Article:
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Thursday, November 26, 2020

Courts must assess which central bank policies are suitable for judicial review while insisting on RBI’s accountability

Adopting the polycentricity test within constitutional jurisprudence would help sustain the legitimacy of judicial review while retaining the accountability of technocratic institutions such as the central bank.

Written by Pratik Datta | Updated: November 11, 2020 8:40:45 am
Monetary policy and pecuniary penalties are at two extreme ends of the polycentricity spectrum.

Judicial review of central bank actions appears to have become commonplace in India. The Supreme Court is currently considering if the RBI should extend the COVID-19 induced loan moratorium and waive the accrued interest on interest. Earlier this year, the court struck down an RBI circular imposing a ban on virtual currencies. Last year, it quashed another RBI circular that mandated banks and financial institutions to initiate insolvency proceedings against defaulting companies with significant loan exposures.

Increasing judicial scrutiny of central banks is not entirely unique to India. In May this year, the German constitutional court ruled against the European Central Bank’s public sector purchase programme on grounds that it failed to apply a proportionality analysis. While only time will tell if these instances portend a wider trend, there is an urgent need to recognise the logical limits of judicial review of central bank actions.

Legal scholars have long recognised that certain disputes are inherently unsuitable for adjudicative disposition. The most influential arguments on this subject were advanced by the American legal philosopher Lon Luvois Fuller in a paper titled “The Forms and Limits of Adjudication”.

Fuller’s central thesis was that adversarial adjudication is not suitable for resolving “polycentric” problems. He compared polycentricity with a spider’s web — a pull on one strand distributes the tension throughout the web in a complicated pattern. Applied to adjudication, polycentric problems normally involve many affected parties and a somewhat fluid state of affairs. The range of those affected by the dispute cannot easily be foreseen and their participation in the decision-making process by reasoned arguments and proofs cannot possibly be organised. As a result, the adjudicator is inadequately informed and cannot determine the complex repercussions of a proposed solution.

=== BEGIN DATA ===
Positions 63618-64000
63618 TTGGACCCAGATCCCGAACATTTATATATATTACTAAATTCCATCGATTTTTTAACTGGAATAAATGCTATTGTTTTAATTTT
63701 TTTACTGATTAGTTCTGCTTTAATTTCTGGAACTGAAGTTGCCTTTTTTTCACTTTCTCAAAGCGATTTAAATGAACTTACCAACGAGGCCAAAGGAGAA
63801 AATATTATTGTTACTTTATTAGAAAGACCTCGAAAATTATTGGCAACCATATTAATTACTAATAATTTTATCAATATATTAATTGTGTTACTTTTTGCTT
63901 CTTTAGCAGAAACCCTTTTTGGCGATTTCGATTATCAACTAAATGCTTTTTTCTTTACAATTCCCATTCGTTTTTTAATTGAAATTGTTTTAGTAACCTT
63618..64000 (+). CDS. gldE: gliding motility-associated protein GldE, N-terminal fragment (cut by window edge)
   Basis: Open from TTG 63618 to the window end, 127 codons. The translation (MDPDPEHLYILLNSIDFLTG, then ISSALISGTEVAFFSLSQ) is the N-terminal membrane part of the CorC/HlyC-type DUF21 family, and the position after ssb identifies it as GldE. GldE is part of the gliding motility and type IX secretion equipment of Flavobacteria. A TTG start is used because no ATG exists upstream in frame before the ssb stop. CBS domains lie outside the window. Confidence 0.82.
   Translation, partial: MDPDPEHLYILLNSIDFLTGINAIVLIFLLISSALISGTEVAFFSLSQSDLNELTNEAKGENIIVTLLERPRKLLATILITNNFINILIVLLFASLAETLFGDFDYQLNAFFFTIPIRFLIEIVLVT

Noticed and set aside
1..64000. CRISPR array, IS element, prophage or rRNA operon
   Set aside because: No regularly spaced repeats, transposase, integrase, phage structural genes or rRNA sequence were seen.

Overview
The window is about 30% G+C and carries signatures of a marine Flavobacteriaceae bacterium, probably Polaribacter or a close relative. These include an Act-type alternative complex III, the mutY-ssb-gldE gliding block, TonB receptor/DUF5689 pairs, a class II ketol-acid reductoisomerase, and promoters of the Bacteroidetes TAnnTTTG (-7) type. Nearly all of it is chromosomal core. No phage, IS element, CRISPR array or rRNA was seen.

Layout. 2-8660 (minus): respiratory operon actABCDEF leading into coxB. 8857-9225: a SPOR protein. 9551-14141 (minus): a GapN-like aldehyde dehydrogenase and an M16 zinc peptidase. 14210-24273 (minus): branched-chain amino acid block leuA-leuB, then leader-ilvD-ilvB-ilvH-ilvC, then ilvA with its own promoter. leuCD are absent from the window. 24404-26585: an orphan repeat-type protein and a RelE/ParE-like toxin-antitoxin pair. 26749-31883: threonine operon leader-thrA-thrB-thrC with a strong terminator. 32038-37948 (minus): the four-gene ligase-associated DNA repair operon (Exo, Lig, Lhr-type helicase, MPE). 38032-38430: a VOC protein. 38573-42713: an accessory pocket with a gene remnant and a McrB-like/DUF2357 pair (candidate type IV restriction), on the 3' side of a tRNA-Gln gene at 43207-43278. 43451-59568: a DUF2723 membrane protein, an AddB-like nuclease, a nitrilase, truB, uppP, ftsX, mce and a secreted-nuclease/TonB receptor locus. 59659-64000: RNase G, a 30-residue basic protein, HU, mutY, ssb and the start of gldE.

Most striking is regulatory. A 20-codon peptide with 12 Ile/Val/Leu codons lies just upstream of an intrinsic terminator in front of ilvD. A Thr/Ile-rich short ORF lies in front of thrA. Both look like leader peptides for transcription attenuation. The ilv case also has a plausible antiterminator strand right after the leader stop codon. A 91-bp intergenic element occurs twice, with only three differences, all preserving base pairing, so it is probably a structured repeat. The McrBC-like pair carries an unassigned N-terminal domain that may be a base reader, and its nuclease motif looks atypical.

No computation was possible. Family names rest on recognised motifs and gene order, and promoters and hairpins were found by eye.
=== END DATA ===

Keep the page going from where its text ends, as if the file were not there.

Fuller argued that attempts to resolve polycentric problems through adjudication would lead to inferior outcomes. Either the solution would fail, or the adjudicator would be forced to ignore judicial proprieties to try out various solutions. Worse, the adjudicator may reformulate the problem itself to make it amenable to adjudicative disposition. Evidently, polycentricity is the underlying reason why adjudicators usually refrain from reviewing policy decisions.

Fuller did, however, recognise that all disputes submitted to adjudication have some elements of polycentricity. For instance, a judicial decision may act as an awkward precedent in some future situation not foreseen by the judge. He, therefore, concluded that ultimately it is a question of knowing when the polycentric elements have become so significant and predominant that the proper limits of adjudication have been reached.